Tuesday, August 27, 2013

Explaining the simplicity of theories

The following is a basic presupposition of science:

  1. If two scientific theories equally well fit our observations, and one of them is by far simpler than the other, then the simpler theory is more likely to be true.
Granted, we don't have a good account of "far simpler" or even of "equally well fit", but nonetheless something like (1) is surely true. And that is an amazing fact about the world. What explains that fact?

Note that we cannot really explain (1) simply by citing the fundamental physical laws of nature. For (1) is true in reality as discovered across the disciplines, not just in fundamental physics. It is surely true of biological, geological, astronomical and sociological theories.

Fact (1) suggests that the laws and other structure of our world are generated in a way that tends towards simplicity given the same empirical outcomes. Why? Well, I see three stories.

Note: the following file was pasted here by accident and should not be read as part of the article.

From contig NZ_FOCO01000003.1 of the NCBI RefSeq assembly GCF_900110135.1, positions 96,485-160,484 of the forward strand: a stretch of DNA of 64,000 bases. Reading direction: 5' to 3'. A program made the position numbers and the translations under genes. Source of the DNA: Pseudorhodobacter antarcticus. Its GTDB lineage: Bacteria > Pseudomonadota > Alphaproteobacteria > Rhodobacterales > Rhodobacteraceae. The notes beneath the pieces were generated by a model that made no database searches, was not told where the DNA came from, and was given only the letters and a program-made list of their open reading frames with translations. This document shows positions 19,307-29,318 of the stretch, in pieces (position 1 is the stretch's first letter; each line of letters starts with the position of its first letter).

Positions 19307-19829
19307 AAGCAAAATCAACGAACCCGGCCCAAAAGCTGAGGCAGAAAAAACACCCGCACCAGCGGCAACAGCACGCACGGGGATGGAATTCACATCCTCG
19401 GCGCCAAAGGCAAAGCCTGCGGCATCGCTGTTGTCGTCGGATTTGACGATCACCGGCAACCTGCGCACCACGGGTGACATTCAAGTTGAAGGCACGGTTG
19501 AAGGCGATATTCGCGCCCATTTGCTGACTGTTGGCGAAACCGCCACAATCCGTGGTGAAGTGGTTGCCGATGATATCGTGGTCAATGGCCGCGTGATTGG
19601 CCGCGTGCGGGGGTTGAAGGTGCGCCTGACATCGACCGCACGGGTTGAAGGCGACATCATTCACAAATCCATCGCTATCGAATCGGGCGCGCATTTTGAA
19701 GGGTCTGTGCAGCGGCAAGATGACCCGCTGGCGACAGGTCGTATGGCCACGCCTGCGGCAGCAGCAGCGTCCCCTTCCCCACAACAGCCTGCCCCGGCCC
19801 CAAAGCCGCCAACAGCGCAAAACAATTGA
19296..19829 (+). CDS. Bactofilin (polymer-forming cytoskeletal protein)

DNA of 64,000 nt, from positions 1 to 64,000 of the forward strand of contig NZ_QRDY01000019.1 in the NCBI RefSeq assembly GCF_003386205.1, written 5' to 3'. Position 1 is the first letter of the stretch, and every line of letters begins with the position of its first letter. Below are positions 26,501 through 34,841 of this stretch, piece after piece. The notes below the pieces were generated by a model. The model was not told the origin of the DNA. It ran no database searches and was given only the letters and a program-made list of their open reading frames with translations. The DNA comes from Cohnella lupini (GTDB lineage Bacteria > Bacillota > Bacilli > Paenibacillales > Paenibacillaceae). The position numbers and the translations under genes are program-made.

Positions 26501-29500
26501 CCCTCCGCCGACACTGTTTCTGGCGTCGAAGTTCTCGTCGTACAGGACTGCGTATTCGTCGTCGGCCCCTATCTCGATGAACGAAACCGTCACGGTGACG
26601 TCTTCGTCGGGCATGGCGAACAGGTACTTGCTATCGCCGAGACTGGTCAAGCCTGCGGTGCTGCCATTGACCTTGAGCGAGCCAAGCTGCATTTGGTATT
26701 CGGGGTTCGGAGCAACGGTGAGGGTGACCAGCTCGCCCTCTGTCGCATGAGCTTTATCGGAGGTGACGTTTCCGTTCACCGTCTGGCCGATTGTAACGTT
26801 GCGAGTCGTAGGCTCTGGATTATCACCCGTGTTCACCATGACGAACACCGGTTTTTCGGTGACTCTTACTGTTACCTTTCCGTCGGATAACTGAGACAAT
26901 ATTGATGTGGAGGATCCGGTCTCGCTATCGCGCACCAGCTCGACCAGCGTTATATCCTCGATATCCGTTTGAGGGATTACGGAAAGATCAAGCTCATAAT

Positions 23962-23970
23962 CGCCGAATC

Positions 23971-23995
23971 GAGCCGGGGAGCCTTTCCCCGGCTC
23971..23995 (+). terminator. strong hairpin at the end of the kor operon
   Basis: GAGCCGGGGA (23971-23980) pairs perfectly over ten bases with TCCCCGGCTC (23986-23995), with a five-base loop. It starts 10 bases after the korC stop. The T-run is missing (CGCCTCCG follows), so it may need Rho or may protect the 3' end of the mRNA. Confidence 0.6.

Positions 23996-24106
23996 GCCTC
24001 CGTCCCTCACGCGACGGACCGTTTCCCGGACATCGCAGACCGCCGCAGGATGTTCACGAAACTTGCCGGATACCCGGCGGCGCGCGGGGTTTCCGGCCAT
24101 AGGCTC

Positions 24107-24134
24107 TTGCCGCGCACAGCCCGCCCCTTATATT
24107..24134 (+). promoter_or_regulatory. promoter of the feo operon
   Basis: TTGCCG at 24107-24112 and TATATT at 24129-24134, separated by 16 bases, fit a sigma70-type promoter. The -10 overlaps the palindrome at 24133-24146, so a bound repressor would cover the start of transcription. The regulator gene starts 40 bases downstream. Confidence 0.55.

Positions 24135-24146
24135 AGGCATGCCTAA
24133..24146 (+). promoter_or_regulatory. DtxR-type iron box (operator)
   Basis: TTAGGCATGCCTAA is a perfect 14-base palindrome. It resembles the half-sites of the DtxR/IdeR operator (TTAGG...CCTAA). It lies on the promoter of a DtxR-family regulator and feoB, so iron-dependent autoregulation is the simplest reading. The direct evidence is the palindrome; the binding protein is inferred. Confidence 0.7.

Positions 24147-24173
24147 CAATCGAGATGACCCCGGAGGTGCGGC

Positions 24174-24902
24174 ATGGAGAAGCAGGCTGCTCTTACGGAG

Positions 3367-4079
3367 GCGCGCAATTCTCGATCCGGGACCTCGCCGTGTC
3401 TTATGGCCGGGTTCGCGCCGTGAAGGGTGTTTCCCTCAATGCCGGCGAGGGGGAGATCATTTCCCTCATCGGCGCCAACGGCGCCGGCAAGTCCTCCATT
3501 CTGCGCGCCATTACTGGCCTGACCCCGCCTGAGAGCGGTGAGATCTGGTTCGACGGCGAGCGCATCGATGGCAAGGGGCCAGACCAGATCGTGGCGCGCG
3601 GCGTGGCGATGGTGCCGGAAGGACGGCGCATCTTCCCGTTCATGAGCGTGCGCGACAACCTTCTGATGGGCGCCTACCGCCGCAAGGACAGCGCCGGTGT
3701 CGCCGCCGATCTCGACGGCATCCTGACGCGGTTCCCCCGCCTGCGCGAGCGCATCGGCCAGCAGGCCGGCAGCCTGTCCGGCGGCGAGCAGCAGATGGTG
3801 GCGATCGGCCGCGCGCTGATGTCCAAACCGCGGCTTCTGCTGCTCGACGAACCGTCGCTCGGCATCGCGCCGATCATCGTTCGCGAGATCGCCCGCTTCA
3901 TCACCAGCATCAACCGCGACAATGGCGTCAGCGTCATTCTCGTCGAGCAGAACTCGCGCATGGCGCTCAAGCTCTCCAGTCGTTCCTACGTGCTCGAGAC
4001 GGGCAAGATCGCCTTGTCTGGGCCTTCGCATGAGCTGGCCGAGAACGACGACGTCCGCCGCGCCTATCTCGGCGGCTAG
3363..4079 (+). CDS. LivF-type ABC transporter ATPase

Theism: Simplicity is good, either intrinsically for aesthetic reasons or instrumentally because it helps agents like us get the good of empirical knowledge, and so a perfect being will prefer simpler structures when they can produce the same empirical outcomes.

Axiarchism: Simplicity is good, as above, and there is a fundamental law of metaphysics that all must be for the best.

Logocentrism: The world is generated by something like a random process that randomly generates a complete coherent descriptive sentence, in a non-gerrymandered language, with longer sentences having lower probability.

I find Logocentrism incredible: Why should the length of a linguistic expression matter except where there is a mind?

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